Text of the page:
Final: Washington 42, Denver 10

2. Super Bowl XLII (2008)

This is the upset the current generation of football fan remembers. The Patriots were chasing history. They were 18-0 and trying to become the first unblemished team since the 1972 Miami Dolphins. But they were facing a New York Giants team that had given them their biggest scare to that point, a 38-35 decision in the final game of the regular season.

The Giants had two traits that were kryptonite to the Patriots—a quarterback capable of down-the-field heroics (Eli Manning) and the best defensive line in the NFL (Michael Strahan, Osi Umenyiora, and Justin Tuck). The latter kept them in the game by holding down Tom Brady’s most prolific offense. After three quarters of play, the Patriots had a measly seven points (but the Giants had only three).

From there Manning led the Giants on an 80-yard touchdown drive, capped by a completion to David Tyree for a 10-7 lead with 11:05 remaining. A few possessions later Brady led his side on an 80-yard TD drive of his own and found Randy Moss in the end zone for a 14-10 lead with only 2:42 separating the Patriots from a perfect season.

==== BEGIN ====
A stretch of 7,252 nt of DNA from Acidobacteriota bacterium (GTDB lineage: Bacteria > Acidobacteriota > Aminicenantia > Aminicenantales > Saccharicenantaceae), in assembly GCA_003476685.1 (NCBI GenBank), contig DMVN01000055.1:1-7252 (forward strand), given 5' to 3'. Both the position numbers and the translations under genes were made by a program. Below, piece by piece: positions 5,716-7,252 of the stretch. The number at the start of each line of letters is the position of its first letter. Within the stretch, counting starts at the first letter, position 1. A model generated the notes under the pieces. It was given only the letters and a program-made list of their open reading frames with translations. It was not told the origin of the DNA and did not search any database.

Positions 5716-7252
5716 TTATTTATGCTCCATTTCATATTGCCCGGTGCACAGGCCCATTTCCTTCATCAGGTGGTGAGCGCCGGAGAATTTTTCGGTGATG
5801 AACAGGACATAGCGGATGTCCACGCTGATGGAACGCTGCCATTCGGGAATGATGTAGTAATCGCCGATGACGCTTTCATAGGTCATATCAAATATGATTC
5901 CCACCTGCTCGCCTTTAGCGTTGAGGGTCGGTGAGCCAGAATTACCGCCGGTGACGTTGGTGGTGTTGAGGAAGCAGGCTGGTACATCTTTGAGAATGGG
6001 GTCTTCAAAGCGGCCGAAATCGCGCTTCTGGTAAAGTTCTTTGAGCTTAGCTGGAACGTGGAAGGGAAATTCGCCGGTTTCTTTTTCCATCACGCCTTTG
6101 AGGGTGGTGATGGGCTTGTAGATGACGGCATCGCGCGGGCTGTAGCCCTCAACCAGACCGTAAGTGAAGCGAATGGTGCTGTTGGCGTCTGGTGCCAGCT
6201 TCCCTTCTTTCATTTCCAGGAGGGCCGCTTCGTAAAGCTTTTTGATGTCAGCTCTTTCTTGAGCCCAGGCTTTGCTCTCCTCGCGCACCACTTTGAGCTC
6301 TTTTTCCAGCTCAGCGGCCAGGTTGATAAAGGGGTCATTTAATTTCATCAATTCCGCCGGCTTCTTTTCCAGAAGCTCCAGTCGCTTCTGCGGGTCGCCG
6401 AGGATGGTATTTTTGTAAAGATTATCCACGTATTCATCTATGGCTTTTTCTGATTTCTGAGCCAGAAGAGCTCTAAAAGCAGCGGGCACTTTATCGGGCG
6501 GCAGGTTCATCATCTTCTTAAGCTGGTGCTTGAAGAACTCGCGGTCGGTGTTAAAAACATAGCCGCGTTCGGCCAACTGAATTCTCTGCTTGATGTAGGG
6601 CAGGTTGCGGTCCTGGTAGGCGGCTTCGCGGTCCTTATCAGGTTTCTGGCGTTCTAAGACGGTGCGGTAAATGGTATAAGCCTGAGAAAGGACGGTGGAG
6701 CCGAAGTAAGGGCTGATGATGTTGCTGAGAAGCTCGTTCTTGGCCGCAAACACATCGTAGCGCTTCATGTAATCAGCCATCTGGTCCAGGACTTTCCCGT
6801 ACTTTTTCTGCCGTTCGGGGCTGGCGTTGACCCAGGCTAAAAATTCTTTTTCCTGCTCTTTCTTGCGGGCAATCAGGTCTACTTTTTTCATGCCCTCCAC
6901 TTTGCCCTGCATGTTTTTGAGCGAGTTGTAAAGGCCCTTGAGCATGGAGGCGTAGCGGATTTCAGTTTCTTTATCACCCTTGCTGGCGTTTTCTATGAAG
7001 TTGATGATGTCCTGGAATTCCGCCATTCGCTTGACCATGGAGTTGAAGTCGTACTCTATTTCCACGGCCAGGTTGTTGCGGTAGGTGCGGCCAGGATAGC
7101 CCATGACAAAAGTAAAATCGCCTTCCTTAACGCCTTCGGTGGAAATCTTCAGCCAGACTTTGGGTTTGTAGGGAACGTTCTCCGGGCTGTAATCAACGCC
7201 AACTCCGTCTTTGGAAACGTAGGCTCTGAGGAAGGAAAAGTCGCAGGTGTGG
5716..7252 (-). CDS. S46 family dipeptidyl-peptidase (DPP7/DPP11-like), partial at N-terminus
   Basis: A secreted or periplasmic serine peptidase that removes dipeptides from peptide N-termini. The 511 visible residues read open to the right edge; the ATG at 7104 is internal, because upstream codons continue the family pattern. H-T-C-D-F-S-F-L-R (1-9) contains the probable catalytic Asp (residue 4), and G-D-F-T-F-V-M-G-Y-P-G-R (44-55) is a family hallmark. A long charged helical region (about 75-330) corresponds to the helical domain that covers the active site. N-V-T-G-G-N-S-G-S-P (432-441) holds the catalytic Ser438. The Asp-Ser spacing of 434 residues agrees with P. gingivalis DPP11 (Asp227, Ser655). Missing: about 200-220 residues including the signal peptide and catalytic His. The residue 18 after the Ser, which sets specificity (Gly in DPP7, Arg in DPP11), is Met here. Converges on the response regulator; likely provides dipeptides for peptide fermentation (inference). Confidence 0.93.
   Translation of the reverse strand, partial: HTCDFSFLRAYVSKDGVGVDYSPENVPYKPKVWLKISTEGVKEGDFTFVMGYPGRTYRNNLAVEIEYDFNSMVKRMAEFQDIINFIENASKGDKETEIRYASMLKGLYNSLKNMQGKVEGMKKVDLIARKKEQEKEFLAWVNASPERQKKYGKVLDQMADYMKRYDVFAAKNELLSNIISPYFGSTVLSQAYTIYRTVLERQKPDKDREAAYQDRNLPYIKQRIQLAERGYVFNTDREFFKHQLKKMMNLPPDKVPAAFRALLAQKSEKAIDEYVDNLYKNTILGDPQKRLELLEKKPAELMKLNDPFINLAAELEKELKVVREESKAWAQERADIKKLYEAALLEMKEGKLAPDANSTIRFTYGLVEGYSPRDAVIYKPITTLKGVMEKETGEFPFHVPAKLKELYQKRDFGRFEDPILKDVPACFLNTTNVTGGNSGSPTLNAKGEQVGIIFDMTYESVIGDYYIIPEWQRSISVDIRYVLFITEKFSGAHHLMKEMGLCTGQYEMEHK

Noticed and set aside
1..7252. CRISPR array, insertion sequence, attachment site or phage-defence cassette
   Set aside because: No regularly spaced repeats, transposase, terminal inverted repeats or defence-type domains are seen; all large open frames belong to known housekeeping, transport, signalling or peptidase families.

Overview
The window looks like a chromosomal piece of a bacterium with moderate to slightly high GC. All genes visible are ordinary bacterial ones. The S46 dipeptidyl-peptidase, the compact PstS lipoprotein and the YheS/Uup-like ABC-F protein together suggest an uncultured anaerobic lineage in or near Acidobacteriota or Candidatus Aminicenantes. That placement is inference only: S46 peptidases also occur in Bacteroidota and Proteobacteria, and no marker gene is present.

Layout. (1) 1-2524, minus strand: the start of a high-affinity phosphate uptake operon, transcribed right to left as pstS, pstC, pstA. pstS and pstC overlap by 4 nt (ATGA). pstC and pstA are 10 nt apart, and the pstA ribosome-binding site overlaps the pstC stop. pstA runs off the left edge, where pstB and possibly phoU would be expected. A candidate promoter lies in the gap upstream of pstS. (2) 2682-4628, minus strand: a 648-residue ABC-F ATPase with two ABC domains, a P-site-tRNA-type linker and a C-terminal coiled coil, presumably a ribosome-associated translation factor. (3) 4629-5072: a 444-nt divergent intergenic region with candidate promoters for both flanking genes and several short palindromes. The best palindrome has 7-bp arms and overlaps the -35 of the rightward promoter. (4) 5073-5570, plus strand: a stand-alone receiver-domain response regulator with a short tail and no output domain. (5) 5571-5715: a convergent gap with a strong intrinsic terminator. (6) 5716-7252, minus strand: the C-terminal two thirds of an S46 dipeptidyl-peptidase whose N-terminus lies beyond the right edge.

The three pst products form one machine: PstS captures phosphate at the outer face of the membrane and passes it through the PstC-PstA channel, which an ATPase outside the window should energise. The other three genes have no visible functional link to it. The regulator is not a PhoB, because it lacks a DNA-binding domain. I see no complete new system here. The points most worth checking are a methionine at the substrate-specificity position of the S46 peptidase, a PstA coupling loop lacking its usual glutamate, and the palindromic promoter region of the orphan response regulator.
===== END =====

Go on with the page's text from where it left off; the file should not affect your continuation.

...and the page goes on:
The Giants began their final drive on their own 17-yard line. In a march that included multiple clutch first-down conversions, the most memorable play was a third-and-5 play, where Manning eluded the free-rushing Adalius Thomas, then broke away from the hands of Jarvis Green and Richard Seymour. Manning then launched the ball deep, where receiver David Tyree competed with Rodney Harrison for a crucial jump ball. Tyree pinned the ball against his own helmet to secure the reception and a 32-yard conversion. The “Helmet Catch” is considered on of the greatest plays in Super Bowl history. Four plays later Manning found Plaxico Burress for the game-winning TD.

Final: New York Giants 17, New England 14

1) Super Bowl III (1969)

You would be hard pressed to find anyone who picked the New York Jets to beat the heavily favored Baltimore Colts. Anyone other than Joe Namath, that is.

The quarterback of the Jets famously guaranteed victory three days before the game. It was a bold statement at the time, because AFL teams were widely considered of a lower caliber than NFL teams, and the Jets were 18-point underdogs. NFL teams won the first two Super Bowls by margins of 25 and 19 points, and the Colts were seen as a particularly great side. They were second in the NFL in scoring and yielding the fewest points in the league. Baltimore was 15-1 and avenged their only regular season loss by blasting the Cleveland Browns, 34-0, in the NFL Championship Game.

But it was the underdog Jets who dominated the third Super Bowl. After a scoreless first quarter, Namath and New York scored 16 straight points. The Colts did not get on the scoreboard until 3:19 remained in the game. The Colts were -4 in turnover margin (all interceptions) and the Jets proved AFL teams were worthy of competing with the NFL on the grandest stage. The Jets are still the largest Super Bowl underdog to win.

Final: New York Jets 16, Baltimore Colts 7